Instructions: Take one six gallon bucket, the likes of which can be found at a hardware store. Fill with water. Leave overnight when the low temperature is 15 degrees Fahrenheit or below. In the morning, drain any remaining water out of the bucket and empty the resulting ice on the ground. Result: design magic.
We would not necessarily have discovered this last week, except for a normal procedure we do when showering. To conserve water, we fill a bucket with water before the water actually coming out of the shower head is warm enough so I don't scream when I get in. After showering, we take the bucket outside and let it sit overnight to eliminate the chlorine, making it better for plants. Conditions were perfect for still life photography. It really could not have been much better.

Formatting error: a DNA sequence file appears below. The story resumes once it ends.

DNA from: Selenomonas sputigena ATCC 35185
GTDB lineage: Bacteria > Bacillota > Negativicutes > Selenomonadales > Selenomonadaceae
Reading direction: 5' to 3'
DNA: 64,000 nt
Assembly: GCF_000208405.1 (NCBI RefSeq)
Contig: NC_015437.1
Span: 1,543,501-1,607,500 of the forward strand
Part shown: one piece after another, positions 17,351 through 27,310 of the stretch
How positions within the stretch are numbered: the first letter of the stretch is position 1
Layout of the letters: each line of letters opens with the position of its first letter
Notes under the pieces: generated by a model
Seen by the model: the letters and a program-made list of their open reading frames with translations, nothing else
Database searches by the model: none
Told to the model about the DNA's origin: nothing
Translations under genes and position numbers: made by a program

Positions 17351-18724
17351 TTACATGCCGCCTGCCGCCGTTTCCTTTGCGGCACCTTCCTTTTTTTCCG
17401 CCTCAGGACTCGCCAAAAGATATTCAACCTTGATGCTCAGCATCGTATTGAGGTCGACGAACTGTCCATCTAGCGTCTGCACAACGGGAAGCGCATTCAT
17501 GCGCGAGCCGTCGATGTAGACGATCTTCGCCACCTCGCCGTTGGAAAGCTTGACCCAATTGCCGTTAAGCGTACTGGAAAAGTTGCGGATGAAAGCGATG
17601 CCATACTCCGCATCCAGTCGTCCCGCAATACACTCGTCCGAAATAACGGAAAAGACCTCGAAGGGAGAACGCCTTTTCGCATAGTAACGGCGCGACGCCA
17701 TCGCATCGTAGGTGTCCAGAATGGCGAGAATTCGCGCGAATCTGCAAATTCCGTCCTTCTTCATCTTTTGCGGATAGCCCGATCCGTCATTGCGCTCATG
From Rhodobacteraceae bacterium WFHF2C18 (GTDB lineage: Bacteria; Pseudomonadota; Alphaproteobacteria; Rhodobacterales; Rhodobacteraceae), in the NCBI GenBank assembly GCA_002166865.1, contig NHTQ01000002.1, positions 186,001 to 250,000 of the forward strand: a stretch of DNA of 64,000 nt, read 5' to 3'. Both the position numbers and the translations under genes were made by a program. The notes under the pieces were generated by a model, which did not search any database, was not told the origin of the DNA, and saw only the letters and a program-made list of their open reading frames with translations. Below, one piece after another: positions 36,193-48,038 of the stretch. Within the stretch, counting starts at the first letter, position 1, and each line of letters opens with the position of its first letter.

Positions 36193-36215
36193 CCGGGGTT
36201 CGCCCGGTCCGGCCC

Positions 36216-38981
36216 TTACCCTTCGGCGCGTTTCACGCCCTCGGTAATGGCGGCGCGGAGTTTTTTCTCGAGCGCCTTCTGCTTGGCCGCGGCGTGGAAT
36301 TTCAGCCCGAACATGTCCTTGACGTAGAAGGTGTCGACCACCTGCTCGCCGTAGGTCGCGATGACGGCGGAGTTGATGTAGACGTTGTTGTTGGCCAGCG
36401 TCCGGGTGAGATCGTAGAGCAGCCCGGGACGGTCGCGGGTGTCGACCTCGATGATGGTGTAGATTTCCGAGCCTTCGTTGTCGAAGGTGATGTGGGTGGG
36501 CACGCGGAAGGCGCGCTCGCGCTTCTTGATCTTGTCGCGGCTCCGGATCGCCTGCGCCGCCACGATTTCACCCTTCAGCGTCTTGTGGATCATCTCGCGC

Still life details abound here and I suspect there are many more waiting to be discovered. The scallop at the center base is fascinating. An atmsopheric scientist could probably explain why it happened, but to me, it was one of the many design points in the ice container. Additional light was provided by the on-camera flash.
The thinner part of the ice in the upper right hand corner and the tiny fissure leading to the fingers below it create a natural abstract.
The outside of the ice bowl in this shot had cracks that looked like lightning strikes.
The image below holds all sorts of things that occurred as the water froze during the cold night, including frozen bubbles, ice fingers, and granules.
May this week before the winter solstice provide you with many weird and wonderful things to ponder and photograph. Thanks to Elida, Barbara, Dianne, Wayne, Jean & Sam, Terry T., Lisa, Marilyn, Charlie K. G., and Pauli for commenting on last week's blog.
until next Monday,
a passion for the image©